I only knew Ralph Irby for a few years before he died. But I learned enough about him in that short period to acquire an immense admiration for him.
This Clarke County man was one of the down-home heroes of my generation of southern boys who tramped the woods and fields after wild quail and who were born between the two world wars. We younger ones found scattered populations of “birds” in the fields in our earliest hunting years, and then saw numbers plummet steadily season after season. But Ralph was young in the heyday of quail hunting in the South, and we coveted his life afield.
His generation of hunters were so admired not simply because they had the finest wild quail hunting ever known and thus became masterful shooters, but largely because of their life circumstances. Bagged birds, or all game for that matter, were a much more important food source then than for subsequent generations. It just meant more when a plump bobwhite folded in a cloud of feathers and fell in the soft broom sage. It was important food for the table.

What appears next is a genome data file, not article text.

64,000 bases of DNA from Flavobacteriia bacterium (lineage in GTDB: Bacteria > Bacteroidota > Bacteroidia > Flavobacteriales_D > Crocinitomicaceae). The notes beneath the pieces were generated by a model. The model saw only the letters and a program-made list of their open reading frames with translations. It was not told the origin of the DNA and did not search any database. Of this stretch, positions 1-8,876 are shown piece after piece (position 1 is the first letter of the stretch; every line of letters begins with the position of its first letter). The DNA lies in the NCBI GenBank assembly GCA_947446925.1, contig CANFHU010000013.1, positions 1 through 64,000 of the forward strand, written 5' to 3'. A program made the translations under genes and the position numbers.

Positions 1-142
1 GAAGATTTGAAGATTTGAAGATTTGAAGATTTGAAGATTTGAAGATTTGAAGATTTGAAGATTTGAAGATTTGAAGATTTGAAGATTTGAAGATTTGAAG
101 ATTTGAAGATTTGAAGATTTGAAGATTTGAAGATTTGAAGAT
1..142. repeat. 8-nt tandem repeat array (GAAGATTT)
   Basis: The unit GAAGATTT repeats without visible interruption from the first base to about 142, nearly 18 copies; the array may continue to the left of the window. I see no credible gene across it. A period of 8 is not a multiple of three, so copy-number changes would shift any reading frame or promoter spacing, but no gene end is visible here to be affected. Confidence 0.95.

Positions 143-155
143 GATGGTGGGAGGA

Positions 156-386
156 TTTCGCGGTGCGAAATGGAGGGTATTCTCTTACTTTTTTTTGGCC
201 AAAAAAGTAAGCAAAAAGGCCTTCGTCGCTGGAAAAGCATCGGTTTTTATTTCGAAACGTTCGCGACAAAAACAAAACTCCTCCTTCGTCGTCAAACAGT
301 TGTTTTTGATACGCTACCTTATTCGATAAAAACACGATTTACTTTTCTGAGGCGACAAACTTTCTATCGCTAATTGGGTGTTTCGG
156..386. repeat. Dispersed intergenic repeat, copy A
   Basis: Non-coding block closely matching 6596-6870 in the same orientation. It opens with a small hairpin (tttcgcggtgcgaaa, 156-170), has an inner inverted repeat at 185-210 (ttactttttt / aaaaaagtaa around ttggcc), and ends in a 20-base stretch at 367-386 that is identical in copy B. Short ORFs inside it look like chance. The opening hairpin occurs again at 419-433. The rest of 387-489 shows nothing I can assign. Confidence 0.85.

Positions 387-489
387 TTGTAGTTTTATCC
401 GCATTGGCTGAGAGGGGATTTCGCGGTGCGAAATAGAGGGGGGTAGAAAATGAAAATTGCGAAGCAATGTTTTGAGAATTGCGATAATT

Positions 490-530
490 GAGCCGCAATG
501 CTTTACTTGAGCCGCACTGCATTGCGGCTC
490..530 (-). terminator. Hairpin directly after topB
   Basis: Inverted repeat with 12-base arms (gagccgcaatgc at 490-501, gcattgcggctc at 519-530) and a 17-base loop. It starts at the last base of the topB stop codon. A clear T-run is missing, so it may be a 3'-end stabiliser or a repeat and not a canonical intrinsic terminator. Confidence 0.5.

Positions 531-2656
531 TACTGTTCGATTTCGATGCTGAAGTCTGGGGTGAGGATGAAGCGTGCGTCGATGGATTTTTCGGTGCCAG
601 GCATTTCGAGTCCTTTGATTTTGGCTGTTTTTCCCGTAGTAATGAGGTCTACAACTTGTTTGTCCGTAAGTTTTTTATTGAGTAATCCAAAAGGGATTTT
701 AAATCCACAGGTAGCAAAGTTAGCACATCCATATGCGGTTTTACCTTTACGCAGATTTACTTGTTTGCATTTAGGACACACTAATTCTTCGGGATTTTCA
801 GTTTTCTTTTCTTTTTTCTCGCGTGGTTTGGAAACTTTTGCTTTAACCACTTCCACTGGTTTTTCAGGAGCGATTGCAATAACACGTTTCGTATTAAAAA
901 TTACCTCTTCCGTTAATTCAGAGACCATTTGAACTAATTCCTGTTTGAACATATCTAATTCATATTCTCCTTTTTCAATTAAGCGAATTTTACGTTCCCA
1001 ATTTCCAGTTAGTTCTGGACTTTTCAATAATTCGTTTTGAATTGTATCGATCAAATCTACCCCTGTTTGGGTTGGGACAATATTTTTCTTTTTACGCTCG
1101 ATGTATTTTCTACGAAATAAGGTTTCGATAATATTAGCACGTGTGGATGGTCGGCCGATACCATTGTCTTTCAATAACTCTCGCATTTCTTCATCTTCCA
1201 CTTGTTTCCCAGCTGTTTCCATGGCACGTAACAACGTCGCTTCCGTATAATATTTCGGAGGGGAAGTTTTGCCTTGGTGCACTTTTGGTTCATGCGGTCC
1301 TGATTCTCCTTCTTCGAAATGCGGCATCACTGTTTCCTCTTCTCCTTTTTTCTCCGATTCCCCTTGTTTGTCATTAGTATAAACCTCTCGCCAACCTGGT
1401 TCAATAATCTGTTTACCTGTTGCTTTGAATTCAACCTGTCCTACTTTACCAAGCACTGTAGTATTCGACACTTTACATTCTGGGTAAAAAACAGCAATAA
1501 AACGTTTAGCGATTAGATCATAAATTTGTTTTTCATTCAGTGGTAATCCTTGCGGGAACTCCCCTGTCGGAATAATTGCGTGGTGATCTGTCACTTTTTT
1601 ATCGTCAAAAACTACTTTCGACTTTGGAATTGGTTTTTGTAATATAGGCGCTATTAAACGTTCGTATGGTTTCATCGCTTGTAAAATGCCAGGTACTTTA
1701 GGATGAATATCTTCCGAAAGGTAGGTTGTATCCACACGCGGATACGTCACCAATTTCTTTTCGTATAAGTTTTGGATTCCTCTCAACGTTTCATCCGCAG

A good bird dog was valued then more than we could ever value one now in times of having plenty to eat. Gun shells were not as easily acquired. The Great Depression limited almost everything connected to quail hunting and all the outdoor sports.
We wish we could have lived when one would flush a dozen coveys in a short day afield and then go back the next day and flush another dozen. And we wish we could have brought home as many birds for each box of shells as Ralph Irby did.
Because of his long life, Ralph saw two other golden eras in the hunting world he cherished. Whitetail deer and the eastern wild turkey both thrived in his later years. He lived to see both these fine game animals grow to maximum numbers in his beloved Mississippi woodlands. And he learned to hunt gobblers with the same mastery that marked his bird hunting.
One of the outdoor life’s most heated debates would be to determine the greater sport between quail hunting over pointing dogs and calling wild turkey gobblers in the spring. Few men or women have ever mastered both. Ralph Irby did. He would tell of bagging a hundred quail in a week and hardly denting the population. And he could recall countless successful encounters with wily gobblers that eluded him and others until they attained legendary status.
When I visited his wife, Corene, and his son, Terry, after his passing, together we opened a couple of paper bags in which Ralph had kept over 70 turkey beards. “There are more,” said Corene. “One day I’ll find them.”